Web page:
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Abstract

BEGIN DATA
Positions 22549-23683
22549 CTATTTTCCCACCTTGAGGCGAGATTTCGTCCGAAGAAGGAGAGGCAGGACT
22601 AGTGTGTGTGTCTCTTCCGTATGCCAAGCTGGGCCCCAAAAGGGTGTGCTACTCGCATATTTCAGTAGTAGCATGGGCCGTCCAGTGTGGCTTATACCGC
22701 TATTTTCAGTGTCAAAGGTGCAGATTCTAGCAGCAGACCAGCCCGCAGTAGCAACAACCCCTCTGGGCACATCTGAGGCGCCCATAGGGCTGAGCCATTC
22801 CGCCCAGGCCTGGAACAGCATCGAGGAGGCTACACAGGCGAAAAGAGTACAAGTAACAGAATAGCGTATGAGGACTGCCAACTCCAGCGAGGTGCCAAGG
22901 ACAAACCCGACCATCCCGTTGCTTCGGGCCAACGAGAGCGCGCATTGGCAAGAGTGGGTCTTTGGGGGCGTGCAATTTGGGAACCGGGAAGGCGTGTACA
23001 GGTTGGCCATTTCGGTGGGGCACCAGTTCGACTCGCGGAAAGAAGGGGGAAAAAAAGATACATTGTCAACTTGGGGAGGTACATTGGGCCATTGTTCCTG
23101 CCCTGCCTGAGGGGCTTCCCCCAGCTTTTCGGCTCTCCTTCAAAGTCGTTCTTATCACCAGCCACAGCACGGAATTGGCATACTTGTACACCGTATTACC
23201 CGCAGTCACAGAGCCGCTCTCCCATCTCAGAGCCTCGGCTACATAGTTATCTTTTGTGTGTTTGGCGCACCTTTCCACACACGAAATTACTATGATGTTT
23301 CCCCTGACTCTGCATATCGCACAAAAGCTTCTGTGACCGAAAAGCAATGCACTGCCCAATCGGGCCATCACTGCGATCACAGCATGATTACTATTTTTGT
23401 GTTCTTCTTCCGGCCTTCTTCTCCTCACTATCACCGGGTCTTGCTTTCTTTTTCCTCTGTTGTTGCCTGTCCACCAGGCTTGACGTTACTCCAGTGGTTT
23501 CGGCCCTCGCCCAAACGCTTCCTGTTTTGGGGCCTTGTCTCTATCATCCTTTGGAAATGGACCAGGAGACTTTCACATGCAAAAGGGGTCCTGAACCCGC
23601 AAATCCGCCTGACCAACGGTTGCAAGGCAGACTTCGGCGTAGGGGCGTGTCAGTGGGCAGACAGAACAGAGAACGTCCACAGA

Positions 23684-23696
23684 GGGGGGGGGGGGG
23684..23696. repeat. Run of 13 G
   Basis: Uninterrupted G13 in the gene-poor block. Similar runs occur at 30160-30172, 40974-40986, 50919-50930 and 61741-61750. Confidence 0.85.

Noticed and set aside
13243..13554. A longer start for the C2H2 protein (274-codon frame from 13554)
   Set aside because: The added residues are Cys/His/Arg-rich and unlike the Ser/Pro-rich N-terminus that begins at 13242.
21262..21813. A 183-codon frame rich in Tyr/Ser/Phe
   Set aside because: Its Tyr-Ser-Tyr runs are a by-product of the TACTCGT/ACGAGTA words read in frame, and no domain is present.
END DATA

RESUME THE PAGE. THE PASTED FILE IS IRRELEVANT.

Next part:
Since 2001, an aid consortium known as Gavi has accounted for over half of vaccination expenditure in the 75 eligible countries with an initial per capita GNI below $1,000. Regression discontinuity (RD) estimates show aid significantly displaced other immunization efforts and failed to increase vaccination rates for diseases covered by cheap, existing vaccines. For some newer and more expensive vaccines, i.e., Hib and rotavirus, we found large effects on vaccination and limited fungibility, though statistical significance is not robust. These RD estimates apply to middle-income countries near Gavi's eligibility threshold, and cannot rule out differential effects for the poorest countries.

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